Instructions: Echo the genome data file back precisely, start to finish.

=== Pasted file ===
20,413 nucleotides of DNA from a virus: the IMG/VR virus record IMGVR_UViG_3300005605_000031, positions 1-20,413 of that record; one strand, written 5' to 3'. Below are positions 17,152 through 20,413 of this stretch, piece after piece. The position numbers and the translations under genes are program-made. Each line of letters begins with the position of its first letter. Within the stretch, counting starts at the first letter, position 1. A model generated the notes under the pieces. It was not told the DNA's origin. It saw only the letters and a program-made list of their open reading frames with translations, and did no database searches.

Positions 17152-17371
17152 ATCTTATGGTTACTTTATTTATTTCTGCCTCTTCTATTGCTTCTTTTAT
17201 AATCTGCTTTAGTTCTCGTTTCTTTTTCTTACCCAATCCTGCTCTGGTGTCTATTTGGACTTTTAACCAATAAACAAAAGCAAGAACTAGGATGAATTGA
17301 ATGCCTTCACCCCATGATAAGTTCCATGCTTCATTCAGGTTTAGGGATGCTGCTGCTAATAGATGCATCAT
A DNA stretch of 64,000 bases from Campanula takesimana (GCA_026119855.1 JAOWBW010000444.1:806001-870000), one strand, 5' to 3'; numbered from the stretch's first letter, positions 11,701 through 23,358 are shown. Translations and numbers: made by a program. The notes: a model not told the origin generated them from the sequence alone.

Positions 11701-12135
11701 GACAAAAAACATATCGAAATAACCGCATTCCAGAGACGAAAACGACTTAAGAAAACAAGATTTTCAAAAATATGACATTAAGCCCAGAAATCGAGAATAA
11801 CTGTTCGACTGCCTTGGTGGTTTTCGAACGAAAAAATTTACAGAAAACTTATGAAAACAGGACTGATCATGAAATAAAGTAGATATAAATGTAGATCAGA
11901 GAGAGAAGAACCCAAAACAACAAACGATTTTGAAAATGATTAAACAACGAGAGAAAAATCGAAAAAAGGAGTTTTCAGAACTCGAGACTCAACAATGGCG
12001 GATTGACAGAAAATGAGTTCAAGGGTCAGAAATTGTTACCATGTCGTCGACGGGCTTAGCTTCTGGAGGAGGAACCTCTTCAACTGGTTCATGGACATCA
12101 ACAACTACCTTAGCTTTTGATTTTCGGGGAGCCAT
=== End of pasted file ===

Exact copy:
20,413 nucleotides of DNA from a virus: the IMG/VR virus record IMGVR_UViG_3300005605_000031, positions 1-20,413 of that record; one strand, written 5' to 3'. Below are positions 17,152 through 20,413 of this stretch, piece after piece. The position numbers and the translations under genes are program-made. Each line of letters begins with the position of its first letter. Within the stretch, counting starts at the first letter, position 1. A model generated the notes under the pieces. It was not told the DNA's origin. It saw only the letters and a program-made list of their open reading frames with translations, and did no database searches.

Positions 17152-17371
17152 ATCTTATGGTTACTTTATTTATTTCTGCCTCTTCTATTGCTTCTTTTAT
17201 AATCTGCTTTAGTTCTCGTTTCTTTTTCTTACCCAATCCTGCTCTGGTGTCTATTTGGACTTTTAACCAATAAACAAAAGCAAGAACTAGGATGAATTGA
17301 ATGCCTTCACCCCATGATAAGTTCCATGCTTCATTCAGGTTTAGGGATGCTGCTGCTAATAGATGCATCAT
A DNA stretch of 64,000 bases from Campanula takesimana (GCA_026119855.1 JAOWBW010000444.1:806001-870000), one strand, 5' to 3'; numbered from the stretch's first letter, positions 11,701 through 23,358 are shown. Translations and numbers: made by a program. The notes: a model not told the origin generated them from the sequence alone.

Positions 11701-12135
11701 GACAAAAAACATATCGAAATAACCGCATTCCAGAGACGAAAACGACTTAAGAAAACAAGATTTTCAAAAATATGACATTAAGCCCAGAAATCGAGAATAA
11801 CTGTTCGACTGCCTTGGTGGTTTTCGAACGAAAAAATTTACAGAAAACTTATGAAAACAGGACTGATCATGAAATAAAGTAGATATAAATGTAGATCAGA
11901 GAGAGAAGAACCCAAAACAACAAACGATTTTGAAAATGATTAAACAACGAGAGAAAAATCGAAAAAAGGAGTTTTCAGAACTCGAGACTCAACAATGGCG
12001 GATTGACAGAAAATGAGTTCAAGGGTCAGAAATTGTTACCATGTCGTCGACGGGCTTAGCTTCTGGAGGAGGAACCTCTTCAACTGGTTCATGGACATCA
12101 ACAACTACCTTAGCTTTTGATTTTCGGGGAGCCAT